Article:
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A Brief History of Cho Oyu

Saddling the border between Nepal and Tibet in the Himalayas, Cho Oyu stands at a towering 26,906′ /8201m. As the world’s sixth-tallest mountain, Cho Oyu boasts a rich and storied climbing history, with its first ascents in the mid-20th century taking multiple months to the modern era, where we’ve seen door-to-door ascents in just 14 days by Alpenglow founder Adrian Ballinger using our Rapid Ascent program.

The name “Cho Oyu” translates to “Turquoise Goddess” in Tibetan, and is situated just a few kilometers from Nangpa La pass, a high point on a centuries-old trade route used by Tibetans and the Sherpa people of the Khumbu Valley. Due to its proximity to this pass and the generally easygoing slope angle of the northwest ridge, Cho Oyu was the fifth 8000-meter peak to be summited and is often regarded as the ‘easiest’ 8000er.

The recorded history of Cho Oyu dates back to the early 20th century when British surveyors first began mapping the region. However, it wasn’t until the mid-20th century that the mountain truly captured the attention of the international climbing community.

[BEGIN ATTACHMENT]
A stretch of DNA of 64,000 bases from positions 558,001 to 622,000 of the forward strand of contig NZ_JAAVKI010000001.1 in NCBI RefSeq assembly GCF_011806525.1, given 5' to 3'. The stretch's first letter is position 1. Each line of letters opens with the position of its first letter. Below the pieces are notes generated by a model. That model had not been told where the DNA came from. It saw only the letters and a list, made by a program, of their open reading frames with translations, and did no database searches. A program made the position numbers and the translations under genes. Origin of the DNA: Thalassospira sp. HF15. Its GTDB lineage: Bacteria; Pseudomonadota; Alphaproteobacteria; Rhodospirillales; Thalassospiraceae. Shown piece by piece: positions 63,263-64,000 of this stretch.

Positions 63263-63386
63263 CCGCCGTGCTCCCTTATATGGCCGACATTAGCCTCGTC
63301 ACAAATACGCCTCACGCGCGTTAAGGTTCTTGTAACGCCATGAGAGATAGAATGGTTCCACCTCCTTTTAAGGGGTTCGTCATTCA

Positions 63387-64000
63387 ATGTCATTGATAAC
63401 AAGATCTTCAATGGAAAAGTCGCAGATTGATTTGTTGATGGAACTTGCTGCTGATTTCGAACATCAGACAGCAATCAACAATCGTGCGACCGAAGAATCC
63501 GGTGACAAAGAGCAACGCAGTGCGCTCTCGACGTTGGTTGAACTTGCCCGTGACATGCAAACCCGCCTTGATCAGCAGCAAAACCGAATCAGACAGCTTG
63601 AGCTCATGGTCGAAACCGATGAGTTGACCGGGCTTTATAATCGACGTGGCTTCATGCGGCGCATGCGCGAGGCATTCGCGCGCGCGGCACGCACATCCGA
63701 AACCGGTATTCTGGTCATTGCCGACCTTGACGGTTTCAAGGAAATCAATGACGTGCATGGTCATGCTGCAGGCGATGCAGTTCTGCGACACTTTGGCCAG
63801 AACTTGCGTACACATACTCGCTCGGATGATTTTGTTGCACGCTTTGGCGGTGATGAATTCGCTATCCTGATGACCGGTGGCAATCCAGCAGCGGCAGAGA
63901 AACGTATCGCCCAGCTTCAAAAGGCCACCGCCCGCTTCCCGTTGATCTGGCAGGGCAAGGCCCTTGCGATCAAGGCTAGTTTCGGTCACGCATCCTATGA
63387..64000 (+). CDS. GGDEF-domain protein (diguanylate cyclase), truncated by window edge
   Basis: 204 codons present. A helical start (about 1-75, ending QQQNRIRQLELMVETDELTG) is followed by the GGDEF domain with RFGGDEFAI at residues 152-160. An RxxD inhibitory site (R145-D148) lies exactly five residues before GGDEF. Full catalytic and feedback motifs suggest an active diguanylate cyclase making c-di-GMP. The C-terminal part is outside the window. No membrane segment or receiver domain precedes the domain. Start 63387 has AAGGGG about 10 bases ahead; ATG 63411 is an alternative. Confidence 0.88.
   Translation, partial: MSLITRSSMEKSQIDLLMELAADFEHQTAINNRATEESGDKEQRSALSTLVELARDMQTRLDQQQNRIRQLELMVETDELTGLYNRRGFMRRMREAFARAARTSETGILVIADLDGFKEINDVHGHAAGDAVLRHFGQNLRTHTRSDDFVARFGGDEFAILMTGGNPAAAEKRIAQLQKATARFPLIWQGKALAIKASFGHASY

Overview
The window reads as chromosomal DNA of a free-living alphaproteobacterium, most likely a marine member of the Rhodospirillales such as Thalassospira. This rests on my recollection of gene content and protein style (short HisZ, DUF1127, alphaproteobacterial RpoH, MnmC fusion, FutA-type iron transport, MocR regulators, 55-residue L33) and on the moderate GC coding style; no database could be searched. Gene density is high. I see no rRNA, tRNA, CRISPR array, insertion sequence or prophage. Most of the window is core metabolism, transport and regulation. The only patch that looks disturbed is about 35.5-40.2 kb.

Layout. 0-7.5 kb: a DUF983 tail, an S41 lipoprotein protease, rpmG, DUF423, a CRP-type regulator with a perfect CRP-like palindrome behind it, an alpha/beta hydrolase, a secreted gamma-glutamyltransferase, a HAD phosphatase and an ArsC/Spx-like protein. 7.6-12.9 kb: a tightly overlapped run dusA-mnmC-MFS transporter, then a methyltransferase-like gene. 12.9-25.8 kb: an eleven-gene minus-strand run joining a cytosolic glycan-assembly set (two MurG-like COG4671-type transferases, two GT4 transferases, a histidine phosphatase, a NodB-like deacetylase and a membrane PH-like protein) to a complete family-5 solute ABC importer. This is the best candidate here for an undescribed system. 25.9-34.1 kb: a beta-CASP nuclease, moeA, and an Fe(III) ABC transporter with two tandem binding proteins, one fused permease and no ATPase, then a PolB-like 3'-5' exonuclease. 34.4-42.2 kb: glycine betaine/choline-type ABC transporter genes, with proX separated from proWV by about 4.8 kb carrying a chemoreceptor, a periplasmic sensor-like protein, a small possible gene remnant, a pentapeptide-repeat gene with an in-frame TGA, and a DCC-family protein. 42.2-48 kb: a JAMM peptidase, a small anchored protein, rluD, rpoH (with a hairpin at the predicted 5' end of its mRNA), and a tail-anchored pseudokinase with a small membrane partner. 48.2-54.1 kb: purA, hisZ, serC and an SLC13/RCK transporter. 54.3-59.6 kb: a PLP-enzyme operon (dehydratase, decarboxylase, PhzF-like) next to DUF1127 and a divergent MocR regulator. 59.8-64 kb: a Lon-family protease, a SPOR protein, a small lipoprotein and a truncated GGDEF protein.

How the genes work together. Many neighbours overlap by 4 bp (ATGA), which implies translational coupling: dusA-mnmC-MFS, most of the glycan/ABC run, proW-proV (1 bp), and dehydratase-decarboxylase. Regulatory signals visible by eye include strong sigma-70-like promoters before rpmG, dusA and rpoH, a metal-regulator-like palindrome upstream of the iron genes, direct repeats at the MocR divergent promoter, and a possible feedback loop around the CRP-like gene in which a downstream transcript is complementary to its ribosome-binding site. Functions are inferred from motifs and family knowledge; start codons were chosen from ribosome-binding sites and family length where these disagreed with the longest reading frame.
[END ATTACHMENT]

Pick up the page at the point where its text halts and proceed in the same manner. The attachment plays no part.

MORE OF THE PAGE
In 1952, a Swiss expedition led by Raymond Lambert and Tenzing Norgay (who made the first ascent of Everest a year later with Sir Edmund Hillary) ventured to Cho Oyu hoping to make the first ascent. While they fell short of their ultimate objective, reaching an altitude of 24,934’/7,600m, their expedition marked the beginning of Cho Oyu’s entry into mountaineering lore.

Two years later, in 1954, an Austrian team led by Herbert Tichy successfully reached the summit of Cho Oyu, making history as the first to do so. Since then, Cho Oyu has continued to captivate and challenge adventurers as an opportunity to break into the world of climbing at 8,000 meters without added burdens of extreme technical climbing or exposure to unmitigated risks.

Interested in making your own foray into climbing above 8,000 meters? Cho is the perfect stepping stone into climbing 8,000ers, and we’re starting to fill our team for 2025. Reach out to us today to see if you qualify for our Autumn expedition to Cho Oyu.